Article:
What’s the Plan, a multimedia exhibition taking place in Maboneng in August, will chart the evolution of the changing approaches to regeneration and spatial planning in inner city Johannesburg from 2000 to 2015.
The Greater Ellis Park Precinct was among a number of inner city areas designated for integrated development around core activities distinguishing each area under the JDA’s precinct-based approach of 2007-13. The recently launched Inner City Roadmap incorporates this precinct-based method into the drive for an inclusive, spatially transformed inner city.The Greater Ellis Park Precinct was among a number of inner city areas designated for integrated development around core activities distinguishing each area under the JDA’s precinct-based approach of 2007-13. The recently launched Inner City Roadmap incorporates this precinct-based method into the drive for an inclusive, spatially transformed inner city.The exhibition is being specially curated for the Johannesburg Development Agency (JDA), which has spearheaded the implementation of the City’s inner city regeneration drive over the last 15 years.
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What’s the Plan deploys a visually arresting mix of aerial and ground photography, maps, scale plans and architects’ drawings to capture four distinct phases in the shift from a strategy based narrowly on attracting investment to one that focuses holistically on liveability, economic sustainability, the urban poor and the needs of inner city communities.
Through the exhibition and accompanying booklet, the JDA aims to get City officials, investors, community members, planners, consultants, students and the public to join it in reflecting on the last decade-and-a-half of inner city engagement and to share their perspectives on where they see this going in the future.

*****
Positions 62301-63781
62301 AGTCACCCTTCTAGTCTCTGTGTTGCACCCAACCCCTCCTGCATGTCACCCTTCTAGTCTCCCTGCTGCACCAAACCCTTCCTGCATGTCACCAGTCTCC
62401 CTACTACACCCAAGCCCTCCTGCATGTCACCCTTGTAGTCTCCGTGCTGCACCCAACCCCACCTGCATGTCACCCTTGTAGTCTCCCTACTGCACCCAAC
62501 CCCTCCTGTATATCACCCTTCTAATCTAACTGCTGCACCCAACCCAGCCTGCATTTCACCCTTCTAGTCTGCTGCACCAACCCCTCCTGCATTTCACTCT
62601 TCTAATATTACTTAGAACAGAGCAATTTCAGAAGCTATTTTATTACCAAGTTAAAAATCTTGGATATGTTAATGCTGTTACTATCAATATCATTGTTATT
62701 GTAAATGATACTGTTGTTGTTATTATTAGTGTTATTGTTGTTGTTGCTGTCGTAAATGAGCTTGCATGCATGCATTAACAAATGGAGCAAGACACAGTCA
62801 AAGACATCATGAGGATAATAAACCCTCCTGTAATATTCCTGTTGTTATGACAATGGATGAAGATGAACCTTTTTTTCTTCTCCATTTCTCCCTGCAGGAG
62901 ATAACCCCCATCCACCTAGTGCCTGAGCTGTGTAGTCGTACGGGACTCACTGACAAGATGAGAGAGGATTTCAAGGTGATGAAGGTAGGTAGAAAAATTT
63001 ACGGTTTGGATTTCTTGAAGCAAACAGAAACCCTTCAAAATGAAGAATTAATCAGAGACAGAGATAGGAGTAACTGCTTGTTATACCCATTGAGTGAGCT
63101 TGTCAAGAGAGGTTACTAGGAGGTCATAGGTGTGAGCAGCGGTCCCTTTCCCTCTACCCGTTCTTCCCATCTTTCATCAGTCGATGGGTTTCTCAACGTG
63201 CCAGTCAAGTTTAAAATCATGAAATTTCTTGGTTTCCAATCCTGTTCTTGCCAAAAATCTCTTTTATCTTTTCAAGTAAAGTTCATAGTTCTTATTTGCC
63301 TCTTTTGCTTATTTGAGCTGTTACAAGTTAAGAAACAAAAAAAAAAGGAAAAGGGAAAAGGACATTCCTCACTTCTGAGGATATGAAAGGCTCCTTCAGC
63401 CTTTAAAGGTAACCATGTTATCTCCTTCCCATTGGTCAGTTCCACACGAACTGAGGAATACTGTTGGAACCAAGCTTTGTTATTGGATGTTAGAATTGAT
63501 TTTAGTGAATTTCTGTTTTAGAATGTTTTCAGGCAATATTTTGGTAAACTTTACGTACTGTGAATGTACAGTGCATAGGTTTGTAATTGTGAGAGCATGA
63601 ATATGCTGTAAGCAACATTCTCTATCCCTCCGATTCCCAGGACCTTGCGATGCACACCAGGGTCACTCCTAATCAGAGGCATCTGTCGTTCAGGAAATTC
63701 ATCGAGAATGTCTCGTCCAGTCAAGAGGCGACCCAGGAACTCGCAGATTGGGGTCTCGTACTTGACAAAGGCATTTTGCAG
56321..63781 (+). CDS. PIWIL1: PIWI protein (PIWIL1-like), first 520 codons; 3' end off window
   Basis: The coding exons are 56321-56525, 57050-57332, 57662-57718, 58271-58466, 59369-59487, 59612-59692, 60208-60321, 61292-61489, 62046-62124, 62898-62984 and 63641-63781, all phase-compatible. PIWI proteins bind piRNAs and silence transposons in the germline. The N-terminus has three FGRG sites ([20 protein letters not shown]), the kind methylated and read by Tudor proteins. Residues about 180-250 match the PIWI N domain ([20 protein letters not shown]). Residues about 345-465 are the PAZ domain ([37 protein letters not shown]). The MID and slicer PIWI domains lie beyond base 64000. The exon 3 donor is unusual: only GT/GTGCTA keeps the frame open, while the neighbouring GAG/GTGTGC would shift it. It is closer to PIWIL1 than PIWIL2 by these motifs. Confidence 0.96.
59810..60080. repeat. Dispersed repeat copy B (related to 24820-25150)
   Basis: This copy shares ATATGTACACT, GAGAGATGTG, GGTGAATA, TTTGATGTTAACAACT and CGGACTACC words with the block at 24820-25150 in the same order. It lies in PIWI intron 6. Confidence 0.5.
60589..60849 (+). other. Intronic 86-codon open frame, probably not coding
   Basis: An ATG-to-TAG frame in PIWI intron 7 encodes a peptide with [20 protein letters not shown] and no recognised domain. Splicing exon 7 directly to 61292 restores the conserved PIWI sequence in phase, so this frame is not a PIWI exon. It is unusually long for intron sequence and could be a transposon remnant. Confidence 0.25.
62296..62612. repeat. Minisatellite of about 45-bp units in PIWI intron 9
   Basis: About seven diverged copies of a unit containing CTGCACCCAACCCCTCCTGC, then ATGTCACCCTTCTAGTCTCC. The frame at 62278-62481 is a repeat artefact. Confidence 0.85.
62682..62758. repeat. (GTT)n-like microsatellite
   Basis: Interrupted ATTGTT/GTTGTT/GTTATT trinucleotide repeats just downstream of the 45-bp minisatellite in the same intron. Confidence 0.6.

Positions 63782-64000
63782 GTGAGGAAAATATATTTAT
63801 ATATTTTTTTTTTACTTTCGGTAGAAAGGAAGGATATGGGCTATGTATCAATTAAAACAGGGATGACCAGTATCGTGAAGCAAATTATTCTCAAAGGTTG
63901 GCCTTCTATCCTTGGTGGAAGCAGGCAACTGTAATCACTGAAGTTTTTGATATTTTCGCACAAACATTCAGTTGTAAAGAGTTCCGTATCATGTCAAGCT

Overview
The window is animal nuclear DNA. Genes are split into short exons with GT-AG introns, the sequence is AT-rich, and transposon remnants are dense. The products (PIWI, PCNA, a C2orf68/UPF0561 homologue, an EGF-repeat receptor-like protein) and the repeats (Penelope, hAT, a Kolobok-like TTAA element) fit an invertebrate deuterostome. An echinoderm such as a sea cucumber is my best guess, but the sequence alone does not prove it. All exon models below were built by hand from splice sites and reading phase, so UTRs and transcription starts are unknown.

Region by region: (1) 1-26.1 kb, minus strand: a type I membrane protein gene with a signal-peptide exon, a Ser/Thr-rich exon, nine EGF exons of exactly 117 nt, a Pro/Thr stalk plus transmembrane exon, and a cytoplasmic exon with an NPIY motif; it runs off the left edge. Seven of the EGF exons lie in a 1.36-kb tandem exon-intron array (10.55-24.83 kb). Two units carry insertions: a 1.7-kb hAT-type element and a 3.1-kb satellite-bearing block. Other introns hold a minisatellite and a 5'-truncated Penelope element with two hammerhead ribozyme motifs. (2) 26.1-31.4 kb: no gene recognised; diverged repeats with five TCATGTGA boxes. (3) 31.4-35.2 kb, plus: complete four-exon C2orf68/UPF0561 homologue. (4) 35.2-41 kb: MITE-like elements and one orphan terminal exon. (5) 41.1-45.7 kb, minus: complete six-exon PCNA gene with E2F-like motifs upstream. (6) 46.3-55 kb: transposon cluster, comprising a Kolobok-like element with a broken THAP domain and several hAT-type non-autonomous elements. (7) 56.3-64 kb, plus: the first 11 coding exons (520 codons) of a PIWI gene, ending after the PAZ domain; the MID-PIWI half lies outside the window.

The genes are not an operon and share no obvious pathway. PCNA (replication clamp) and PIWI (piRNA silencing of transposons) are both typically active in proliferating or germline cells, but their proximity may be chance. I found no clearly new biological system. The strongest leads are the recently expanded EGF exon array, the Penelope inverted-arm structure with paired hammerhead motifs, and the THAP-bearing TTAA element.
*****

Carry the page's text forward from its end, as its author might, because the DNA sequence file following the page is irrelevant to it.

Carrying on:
The exhibition is a timely one. In his State of the City address in May, Executive Mayor Parks Tau underlined the importance of the ongoing work in the inner city, saying it had already transformed the urban landscape.
“If you haven’t been to the inner city in the last five years, you wouldn’t recognise many parts of it … Travel guides now heap praise on Braamfontein, Maboneng, the Fashion District, Marshalltown and Newtown,” Mayor Tau said, referring to a recent spate of rave reviews that Johannesburg has received from international travel journalists, all of whom cited especially the rebirth of the inner city.
And in June, the Mayor launched the Inner City Roadmap, which provides a comprehensive, integrated, long-term strategy for shifting the City’s inner city regeneration drive up a gear.
The JDA, whose involvement has been key to the successes achieved so far in the inner city, will serve as development facilitator for the Roadmap, implementing both capital projects initiated by the City and collaborative projects with the private sector.
“The JDA has a history in working in the inner city at strategic level, at spatial planning level and at implementation level,” the Roadmap notes. “Through its work it has built relationships with several existing inner city communities and many stakeholders.”
Besides having the systems and expertise in place for undertaking a range of projects and development facilitation functions, including procurement and project management, the JDA boasts extensive experience of area-based development “and is recognised for this role among international city development agencies”, the Roadmap states.
Through What’s the Plan, the JDA hopes both to share its experiences and the lessons it has learnt over the last 15 years, and to strengthen its relationships with affected communities and relevant stakeholders.
What’s the Plan? (Inner City) will run at the Gauteng Institute for Architecture (GIfA) at 27 Fox Street in Maboneng from 4 to 29 August, to be followed in 2016 by What’s the Plan? (Alexandra), which will document the evolution of the JDA’s development planning for the city’s oldest township.
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